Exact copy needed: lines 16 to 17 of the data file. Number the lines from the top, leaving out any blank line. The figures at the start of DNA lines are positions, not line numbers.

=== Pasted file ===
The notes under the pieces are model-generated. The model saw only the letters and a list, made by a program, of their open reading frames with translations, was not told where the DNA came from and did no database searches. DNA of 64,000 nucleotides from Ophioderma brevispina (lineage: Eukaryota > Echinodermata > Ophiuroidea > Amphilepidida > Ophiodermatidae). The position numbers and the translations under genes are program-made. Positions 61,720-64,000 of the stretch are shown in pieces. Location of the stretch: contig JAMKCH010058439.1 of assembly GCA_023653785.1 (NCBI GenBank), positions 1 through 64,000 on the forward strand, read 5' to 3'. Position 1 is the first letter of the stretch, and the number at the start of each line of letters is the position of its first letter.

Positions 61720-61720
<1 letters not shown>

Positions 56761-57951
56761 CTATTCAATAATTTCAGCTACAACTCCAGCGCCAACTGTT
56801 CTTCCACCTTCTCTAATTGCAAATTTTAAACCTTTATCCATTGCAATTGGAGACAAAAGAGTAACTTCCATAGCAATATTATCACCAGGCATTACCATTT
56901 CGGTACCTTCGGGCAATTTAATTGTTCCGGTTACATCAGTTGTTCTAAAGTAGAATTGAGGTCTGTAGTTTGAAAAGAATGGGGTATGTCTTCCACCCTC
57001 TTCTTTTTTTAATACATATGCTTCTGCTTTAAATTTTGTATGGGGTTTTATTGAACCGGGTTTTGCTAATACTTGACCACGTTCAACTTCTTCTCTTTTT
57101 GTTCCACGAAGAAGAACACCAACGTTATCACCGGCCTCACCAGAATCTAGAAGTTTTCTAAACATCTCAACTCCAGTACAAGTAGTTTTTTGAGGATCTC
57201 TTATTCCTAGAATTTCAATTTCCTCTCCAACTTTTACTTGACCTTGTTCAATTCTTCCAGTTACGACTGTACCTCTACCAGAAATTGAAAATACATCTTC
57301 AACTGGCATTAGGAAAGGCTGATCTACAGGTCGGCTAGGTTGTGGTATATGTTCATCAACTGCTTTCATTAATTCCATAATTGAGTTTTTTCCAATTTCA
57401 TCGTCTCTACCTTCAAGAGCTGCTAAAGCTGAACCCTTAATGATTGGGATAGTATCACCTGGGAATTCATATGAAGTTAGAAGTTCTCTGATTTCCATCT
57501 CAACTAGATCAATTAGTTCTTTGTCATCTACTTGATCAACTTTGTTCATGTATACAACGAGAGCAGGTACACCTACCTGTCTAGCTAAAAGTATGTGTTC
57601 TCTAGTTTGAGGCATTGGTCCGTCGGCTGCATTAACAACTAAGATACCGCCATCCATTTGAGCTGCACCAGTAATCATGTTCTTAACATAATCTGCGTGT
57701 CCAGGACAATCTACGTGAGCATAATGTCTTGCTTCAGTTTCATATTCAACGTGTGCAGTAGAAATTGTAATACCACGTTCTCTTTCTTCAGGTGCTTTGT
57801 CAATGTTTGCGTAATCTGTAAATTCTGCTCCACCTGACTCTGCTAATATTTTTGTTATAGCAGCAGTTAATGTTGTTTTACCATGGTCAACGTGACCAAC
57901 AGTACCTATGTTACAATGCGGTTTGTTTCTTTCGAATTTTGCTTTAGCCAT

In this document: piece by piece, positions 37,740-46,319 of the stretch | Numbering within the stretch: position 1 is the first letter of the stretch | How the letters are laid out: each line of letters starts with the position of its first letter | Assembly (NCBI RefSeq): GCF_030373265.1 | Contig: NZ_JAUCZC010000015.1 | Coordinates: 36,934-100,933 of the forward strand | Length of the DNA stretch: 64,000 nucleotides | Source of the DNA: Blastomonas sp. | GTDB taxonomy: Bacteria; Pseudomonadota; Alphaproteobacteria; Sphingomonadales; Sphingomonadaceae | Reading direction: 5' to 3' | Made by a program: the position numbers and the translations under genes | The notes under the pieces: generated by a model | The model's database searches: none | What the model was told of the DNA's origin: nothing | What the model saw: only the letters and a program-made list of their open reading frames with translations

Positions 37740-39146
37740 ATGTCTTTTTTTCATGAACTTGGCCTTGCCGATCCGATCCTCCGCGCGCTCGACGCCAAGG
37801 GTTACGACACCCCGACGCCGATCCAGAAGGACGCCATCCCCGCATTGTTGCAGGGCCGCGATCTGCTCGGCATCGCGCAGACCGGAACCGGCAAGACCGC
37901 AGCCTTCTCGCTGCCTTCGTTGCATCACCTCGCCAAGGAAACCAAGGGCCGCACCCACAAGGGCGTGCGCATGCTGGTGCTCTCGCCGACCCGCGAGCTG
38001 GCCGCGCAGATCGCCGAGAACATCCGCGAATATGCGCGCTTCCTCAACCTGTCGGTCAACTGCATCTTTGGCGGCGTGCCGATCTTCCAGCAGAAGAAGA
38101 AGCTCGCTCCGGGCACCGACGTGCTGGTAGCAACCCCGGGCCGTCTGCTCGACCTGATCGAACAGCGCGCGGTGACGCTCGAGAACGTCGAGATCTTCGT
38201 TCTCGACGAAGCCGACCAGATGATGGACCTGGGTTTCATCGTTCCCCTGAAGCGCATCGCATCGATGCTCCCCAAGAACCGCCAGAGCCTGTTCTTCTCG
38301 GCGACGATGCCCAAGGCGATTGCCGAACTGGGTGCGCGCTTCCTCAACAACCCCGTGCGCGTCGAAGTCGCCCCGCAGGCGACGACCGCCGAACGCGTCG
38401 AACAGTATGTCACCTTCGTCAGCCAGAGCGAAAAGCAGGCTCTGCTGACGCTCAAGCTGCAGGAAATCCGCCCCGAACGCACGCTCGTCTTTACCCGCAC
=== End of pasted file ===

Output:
57801 CAATGTTTGCGTAATCTGTAAATTCTGCTCCACCTGACTCTGCTAATATTTTTGTTATAGCAGCAGTTAATGTTGTTTTACCATGGTCAACGTGACCAAC
57901 AGTACCTATGTTACAATGCGGTTTGTTTCTTTCGAATTTTGCTTTAGCCAT